Crime: Cum-Ex trial against Olearius discontinued

Crime: Cum-Ex trial against Olearius discontinued
Crime: Cum-Ex trial against Olearius discontinued

For nine months, Hamburg banker Christian Olearius had to sit in the dock repeatedly and face accusations of massive tax fraud. That is now over.

Even without an acquittal, Hamburg banker Christian Olearius left the courtroom a free man. Since September, he had repeatedly had to sit in the dock at the Bonn Regional Court on charges of particularly serious tax evasion and tax losses of 280 million euros. Monday was his last day of the trial: Presiding Judge Marion Slota-Haaf issued a so-called dismissal judgment and justified this with the defendant’s poor health. He has various heart diseases and high blood pressure, and if the general meeting were to continue, “there would be a high probability of damage to his health,” including a heart attack.

The court had previously obtained an expert opinion, according to which Olearius should only be in the courtroom for a maximum of 45 minutes per day of the trial. With such a short time limit, the trial could drag on for another three years, said Judge Slota-Haaf. The court also noticed that Olearius had collapsed several times during the trial in recent months and seemed absent. “It can no longer be ruled out that the defendant attended part of the main trial so far while incapable of standing trial.” As a result, the evidence that has already been taken must be repeated, said Slota-Haaf. After weighing up the overall situation, the court came to the conclusion that the proceedings must be discontinued.

Olearius wanted acquittal

For Olearius, the fact that he could stop traveling to Bonn was actually good news – but the banker was probably not in a celebratory mood. He left the court unimpressed and without comment. His defense attorneys, including former CSU member of the Bundestag Peter Gauweiler, had tried to use a legal construct to obtain an acquittal despite the suspension.

They portrayed Olearius himself as a victim who had been publicly prejudged and whose right to a fair trial had been violated. The presiding judge, however, rejected this argument and made it clear that an acquittal was out of the question.

Shortly before the verdict, Olearius spoke again on Monday and, in just under ten minutes, once again asserted his innocence. He accused the public prosecutor’s office of making serious errors in its investigations and of falling for a key witness who had made false statements. “There is a great deal of evidence that proves my innocence,” said Olearius, pointing out that he and the co-partner of Warburg Bank had paid 230 million euros to the state – “knowing that we were innocent.”

No million dollar payment for now

Both the defense and the prosecution had requested that the case be discontinued in view of the defendant’s health. The prosecutors, however, wanted to obtain the confiscation of 43 million euros in a subsequent confiscation procedure – in other words, they wanted Olearius to be asked to pay up. In such a procedure, the only issue is the money and not the question of guilt, and Olearius would not have to appear in court in person. The court rejected this request last week, arguing that the prosecution had not yet completed its investigation of the facts – it should do this first before it could later apply for new confiscation proceedings.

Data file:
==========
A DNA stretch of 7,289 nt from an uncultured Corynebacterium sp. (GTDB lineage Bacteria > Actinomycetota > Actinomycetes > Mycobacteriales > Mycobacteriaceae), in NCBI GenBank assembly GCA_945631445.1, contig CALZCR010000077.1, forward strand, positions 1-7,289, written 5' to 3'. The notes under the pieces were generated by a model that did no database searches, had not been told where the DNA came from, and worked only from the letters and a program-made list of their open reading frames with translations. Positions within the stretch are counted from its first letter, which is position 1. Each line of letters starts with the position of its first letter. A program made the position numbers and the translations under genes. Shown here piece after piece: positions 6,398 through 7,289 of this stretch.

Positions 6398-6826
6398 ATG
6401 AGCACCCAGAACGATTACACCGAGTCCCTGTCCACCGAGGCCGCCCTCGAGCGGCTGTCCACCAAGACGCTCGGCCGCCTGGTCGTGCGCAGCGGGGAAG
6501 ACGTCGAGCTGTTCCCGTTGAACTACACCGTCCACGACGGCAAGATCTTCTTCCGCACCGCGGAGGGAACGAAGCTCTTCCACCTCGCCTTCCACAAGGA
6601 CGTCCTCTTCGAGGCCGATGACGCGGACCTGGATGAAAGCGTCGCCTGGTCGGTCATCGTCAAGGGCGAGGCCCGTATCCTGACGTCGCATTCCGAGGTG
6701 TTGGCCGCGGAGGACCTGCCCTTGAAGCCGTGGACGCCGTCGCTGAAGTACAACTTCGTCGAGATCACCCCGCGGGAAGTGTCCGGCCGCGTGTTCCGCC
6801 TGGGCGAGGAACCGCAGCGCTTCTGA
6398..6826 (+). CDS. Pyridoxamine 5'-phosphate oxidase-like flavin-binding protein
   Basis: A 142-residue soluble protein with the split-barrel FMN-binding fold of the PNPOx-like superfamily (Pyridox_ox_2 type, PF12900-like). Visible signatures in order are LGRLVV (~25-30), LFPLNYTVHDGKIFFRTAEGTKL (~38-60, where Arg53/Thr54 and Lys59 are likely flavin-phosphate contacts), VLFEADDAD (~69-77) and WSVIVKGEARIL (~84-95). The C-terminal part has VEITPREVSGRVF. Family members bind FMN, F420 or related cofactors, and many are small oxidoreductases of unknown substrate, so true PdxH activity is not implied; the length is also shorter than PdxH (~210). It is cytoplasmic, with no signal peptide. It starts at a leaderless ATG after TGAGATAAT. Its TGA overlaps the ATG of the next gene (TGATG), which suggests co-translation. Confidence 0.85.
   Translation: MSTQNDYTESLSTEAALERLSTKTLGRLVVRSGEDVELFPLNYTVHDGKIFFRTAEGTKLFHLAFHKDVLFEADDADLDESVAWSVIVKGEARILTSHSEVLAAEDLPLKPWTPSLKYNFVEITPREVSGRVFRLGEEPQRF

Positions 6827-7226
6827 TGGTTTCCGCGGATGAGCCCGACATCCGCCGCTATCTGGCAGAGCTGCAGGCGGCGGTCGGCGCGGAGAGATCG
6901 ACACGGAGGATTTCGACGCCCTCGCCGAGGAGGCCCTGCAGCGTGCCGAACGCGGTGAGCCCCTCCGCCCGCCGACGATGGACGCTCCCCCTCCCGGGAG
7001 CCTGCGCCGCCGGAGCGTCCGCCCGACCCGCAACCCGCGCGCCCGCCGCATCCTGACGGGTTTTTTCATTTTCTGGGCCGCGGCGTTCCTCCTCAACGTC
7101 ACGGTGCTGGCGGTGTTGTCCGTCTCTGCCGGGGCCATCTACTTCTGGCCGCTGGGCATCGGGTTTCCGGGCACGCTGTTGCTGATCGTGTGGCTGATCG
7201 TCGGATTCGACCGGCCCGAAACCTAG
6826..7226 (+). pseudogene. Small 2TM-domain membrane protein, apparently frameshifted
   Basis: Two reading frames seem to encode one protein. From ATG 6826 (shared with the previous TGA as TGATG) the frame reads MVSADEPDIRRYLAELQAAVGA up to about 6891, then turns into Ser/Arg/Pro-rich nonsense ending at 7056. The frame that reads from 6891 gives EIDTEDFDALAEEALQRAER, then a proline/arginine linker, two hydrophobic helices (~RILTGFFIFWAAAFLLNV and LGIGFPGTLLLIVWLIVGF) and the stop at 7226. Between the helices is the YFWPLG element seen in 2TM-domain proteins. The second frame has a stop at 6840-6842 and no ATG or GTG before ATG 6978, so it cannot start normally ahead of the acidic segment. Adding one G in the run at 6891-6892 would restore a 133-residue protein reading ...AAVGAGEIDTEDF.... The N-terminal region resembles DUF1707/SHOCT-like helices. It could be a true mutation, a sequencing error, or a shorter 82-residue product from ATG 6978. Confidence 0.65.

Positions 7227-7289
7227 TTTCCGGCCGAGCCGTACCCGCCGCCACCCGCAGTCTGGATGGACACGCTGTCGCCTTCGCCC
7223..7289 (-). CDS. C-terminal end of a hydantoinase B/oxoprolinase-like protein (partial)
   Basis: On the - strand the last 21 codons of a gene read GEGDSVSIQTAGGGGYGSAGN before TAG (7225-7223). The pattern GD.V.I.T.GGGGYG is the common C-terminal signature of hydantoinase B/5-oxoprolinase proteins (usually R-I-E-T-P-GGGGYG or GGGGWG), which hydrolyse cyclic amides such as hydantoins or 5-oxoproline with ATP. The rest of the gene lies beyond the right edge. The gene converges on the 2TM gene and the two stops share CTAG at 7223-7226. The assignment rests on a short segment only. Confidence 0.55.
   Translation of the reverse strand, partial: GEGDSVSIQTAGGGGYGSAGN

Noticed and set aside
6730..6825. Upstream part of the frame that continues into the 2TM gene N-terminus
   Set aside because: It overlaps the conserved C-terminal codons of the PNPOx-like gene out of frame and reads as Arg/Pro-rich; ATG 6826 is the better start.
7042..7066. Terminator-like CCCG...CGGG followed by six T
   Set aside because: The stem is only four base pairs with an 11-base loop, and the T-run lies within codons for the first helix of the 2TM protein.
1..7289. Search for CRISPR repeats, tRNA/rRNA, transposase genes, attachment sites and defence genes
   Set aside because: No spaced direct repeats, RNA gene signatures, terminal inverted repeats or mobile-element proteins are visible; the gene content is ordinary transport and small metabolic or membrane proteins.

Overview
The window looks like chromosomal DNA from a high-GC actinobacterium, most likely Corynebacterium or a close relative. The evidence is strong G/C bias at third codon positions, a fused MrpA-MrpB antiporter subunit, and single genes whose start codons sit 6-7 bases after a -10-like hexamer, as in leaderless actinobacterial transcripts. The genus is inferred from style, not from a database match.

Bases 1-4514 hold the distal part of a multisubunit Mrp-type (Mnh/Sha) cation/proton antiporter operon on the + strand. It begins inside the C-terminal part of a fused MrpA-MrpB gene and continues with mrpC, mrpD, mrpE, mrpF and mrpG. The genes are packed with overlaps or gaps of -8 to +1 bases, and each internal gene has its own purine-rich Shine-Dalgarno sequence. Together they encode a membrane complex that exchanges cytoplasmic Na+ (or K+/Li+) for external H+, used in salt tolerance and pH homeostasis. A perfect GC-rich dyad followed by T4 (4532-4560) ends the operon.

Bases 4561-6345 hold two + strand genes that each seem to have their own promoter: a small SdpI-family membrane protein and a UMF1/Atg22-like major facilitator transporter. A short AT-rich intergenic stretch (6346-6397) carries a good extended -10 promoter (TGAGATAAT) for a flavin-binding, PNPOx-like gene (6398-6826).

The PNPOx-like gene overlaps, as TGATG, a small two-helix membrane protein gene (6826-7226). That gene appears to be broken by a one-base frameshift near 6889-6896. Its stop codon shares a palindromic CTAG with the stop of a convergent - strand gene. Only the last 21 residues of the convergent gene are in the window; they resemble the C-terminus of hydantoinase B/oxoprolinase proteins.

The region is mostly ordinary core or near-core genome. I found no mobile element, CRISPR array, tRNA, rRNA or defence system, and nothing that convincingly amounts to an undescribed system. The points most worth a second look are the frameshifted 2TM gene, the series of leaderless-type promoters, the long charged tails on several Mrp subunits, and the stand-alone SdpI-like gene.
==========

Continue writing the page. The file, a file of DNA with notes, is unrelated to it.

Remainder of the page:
Because of this rejection, the public prosecutor’s office filed an appeal immediately after the verdict. This means that the Federal Court of Justice (BGH) will have to deal with the matter. It is conceivable that the BGH will overturn the decision to discontinue proceedings and that the Bonn Regional Court will have to hear the case again in a new trial. But it would take some time until then. And the idea that Olearius will have to appear before the Bonn court again at some point, despite his health problems, is ultimately considered to be pure theory.

Confusion by financial players

In cum-ex transactions, financial actors received refunds of taxes that had not been paid – shares with (“cum”) and without (“ex”) dividend entitlement were pushed back and forth in a confusing game. The state had no overview of the situation and suffered double-digit billions in losses as a result. The peak of these transactions was between 2006 and 2011. In 2021, the Federal Court of Justice classified cum-ex as a criminal offense.

Since 2020, the Bonn Regional Court has already handed down eight guilty verdicts for tax fraud, and a large number of proceedings are likely to follow in the coming years. In the proceedings that have now been discontinued, the head of a financial institution had to face cum-ex allegations in court for the first time. Olearius was formerly head of the private bank MM Warburg and later its chairman of the supervisory board; he is now only a shareholder.

Connection to Scholz

Olearius is one of the best-known Cum-Ex actors. His actions also caused a stir in politics. His diary entries revealed that he had met with the future Chancellor Olaf Scholz (SPD) three times in 2016 and 2017, when he was still First Mayor of Hamburg. The exact content of the meetings is unclear. However, it is a fact that the tax authorities subsequently dropped a tax demand and the claims became statute-barred under the legal situation at the time. It has not been proven that there was a causal connection between the Scholz-Olearius meetings and the authorities’ decision. Scholz rules out any influence, but cites gaps in his memory when asked about the exact content of the discussions.

Source: Stern

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